Seed tin
My seed tin hasn’t been as organised in years! Gosh it feels good

I carefully read the instructions on each seed packet to find out just how far apart they need to be and allotted them a space in the garden.  I then made a note of when would be a good time to plant them off as some like a head start – like peppers and others pretty much prefer last minute, like the cucumbers.  As I worked my way across the garden I not only ended up with an invaluable planting plan and a list of how many of each variety I need to grow, but I also ended up with a sowing schedule that will allow me to plod along through the spring without having to think too hard about what needs to be done.

This is all very fabulous and the most organised I’ve ever been.  All that needs to happen now is I need to follow my own instructions and the rain needs to stop so the ground can dry out and I can get on with the task of getting the outside of the garden spring ready.

Come again soon – we are now in the last month of winter and it will whiz by.

Sarah the Gardener  : o)

14 thoughts on “It’s all in the planning

  1. Wow, that’s a lot of beds! I currently have four, and am in the process of making a fifth. Being down in Christchurch, we aren’t getting as much rain and I’m able to make the most of the slow growing winter season to do some diy landscaping using old bricks, including perhaps making another bed for strawberries this year. I’m new here but really enjoy reading your blog so far!

    1. Hi Stephanie. Thanks for stopping by. Oh I am jealous of your dry garden. I need to get onto my strawberries but it is too wet to do anything at all.
      All the best with your growing season this year.
      Cheers Sarah : o)

  2. Whoa, well done! I actually sat down late last winter and wrote everything in a wall calendar. And then promptly forgot to check it for a few months… The transition from Willy nilly isn’t made in a day, apparently.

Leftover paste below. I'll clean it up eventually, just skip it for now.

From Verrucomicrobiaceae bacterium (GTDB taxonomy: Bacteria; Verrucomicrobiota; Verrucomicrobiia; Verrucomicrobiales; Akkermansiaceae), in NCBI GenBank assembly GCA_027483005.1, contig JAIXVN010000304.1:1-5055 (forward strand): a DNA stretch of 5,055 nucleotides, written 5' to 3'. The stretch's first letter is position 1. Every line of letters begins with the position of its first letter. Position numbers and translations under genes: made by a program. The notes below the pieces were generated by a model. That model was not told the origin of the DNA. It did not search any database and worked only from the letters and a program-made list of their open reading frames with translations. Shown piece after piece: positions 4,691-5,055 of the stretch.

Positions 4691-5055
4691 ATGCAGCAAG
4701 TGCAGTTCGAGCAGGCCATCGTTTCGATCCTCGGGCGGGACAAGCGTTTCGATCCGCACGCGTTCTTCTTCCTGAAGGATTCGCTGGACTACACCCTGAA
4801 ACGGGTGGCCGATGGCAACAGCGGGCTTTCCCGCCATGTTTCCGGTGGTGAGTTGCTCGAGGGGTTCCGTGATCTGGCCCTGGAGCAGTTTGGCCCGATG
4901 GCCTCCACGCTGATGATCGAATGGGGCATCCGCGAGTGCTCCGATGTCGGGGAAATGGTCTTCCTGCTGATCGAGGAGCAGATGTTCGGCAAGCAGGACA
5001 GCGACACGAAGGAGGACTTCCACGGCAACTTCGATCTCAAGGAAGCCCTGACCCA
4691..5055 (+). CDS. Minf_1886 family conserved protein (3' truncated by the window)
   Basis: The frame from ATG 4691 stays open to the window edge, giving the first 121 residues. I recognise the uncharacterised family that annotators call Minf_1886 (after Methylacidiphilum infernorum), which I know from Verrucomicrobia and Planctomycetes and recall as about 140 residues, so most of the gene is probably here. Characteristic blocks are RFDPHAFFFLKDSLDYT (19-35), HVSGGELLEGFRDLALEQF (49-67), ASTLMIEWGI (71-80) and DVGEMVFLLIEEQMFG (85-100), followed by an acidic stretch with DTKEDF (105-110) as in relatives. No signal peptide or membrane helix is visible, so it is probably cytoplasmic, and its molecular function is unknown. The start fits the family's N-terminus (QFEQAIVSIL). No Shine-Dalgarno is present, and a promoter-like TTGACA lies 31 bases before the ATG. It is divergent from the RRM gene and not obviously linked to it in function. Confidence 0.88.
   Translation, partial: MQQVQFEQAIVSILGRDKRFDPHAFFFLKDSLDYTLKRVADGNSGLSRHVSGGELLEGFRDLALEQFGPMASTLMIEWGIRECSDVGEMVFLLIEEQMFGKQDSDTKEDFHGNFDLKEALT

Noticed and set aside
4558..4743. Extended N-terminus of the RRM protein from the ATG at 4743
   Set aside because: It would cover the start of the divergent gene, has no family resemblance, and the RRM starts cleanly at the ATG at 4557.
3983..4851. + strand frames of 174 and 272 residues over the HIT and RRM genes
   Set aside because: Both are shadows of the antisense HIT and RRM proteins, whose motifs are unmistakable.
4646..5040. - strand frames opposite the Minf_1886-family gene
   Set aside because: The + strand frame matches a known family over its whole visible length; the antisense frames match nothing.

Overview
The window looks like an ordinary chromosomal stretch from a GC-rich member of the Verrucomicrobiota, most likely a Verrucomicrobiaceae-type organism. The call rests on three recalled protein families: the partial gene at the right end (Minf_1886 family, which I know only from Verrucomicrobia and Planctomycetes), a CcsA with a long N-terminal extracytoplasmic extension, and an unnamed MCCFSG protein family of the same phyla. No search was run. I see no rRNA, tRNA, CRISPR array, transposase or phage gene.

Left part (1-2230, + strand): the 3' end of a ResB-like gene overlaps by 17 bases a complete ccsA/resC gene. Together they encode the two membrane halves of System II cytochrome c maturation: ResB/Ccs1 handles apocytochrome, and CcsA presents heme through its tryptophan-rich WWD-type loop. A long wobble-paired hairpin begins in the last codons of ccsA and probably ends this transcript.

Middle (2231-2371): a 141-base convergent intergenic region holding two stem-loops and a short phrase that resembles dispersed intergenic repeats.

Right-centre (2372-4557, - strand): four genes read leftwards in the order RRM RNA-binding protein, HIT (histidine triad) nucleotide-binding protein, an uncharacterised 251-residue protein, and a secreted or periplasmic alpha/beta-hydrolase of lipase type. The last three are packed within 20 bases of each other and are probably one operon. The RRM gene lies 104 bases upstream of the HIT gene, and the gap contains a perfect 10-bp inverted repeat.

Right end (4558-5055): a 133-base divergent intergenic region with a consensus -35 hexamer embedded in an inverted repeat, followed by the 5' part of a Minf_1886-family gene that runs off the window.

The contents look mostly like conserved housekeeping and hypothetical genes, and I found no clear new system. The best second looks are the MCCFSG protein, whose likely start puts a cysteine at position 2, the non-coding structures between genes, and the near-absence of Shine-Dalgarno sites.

1. We all start with such good intentions. I’ve even laminated my schedule so I can take it into the greenhouse and leave it above my potting up bench. I’ll probably still forget!
      Cheers Sarah : o)

    1. Me too! It is sunny now, but I don’t trust it to stay that way. The boffins say it’ll be rainy for loads more days to come! Thanks Helen for your thoughtful words.
      Cheers Sarah : o)

  3. Hasn’t the weather been awful… I don’t normally mind rain, but I can only garden on weekends, because I work fulltime, and I haven’t been able to get out in the garden for weeks. It’s getting terribly depressing only seeing the sun in small 10-minute patches between the next rain shower! The seed exchange at your library sounds like a brilliant idea. I don’t think ours does that, but I wonder if I could suggest it to them? I always seem to have seeds that I have grown one year but won’t grow again, because they grew too big for my small garden, or didn’t thrive, or I just plain didn’t like them. I would be glad to pass them on to whoever would use them.

  4. Sounds very similar to whats been happening at my place – winter is a bit flat in the garden here, so I get my lawn in order, sort my seeds and plan what I will so in summer.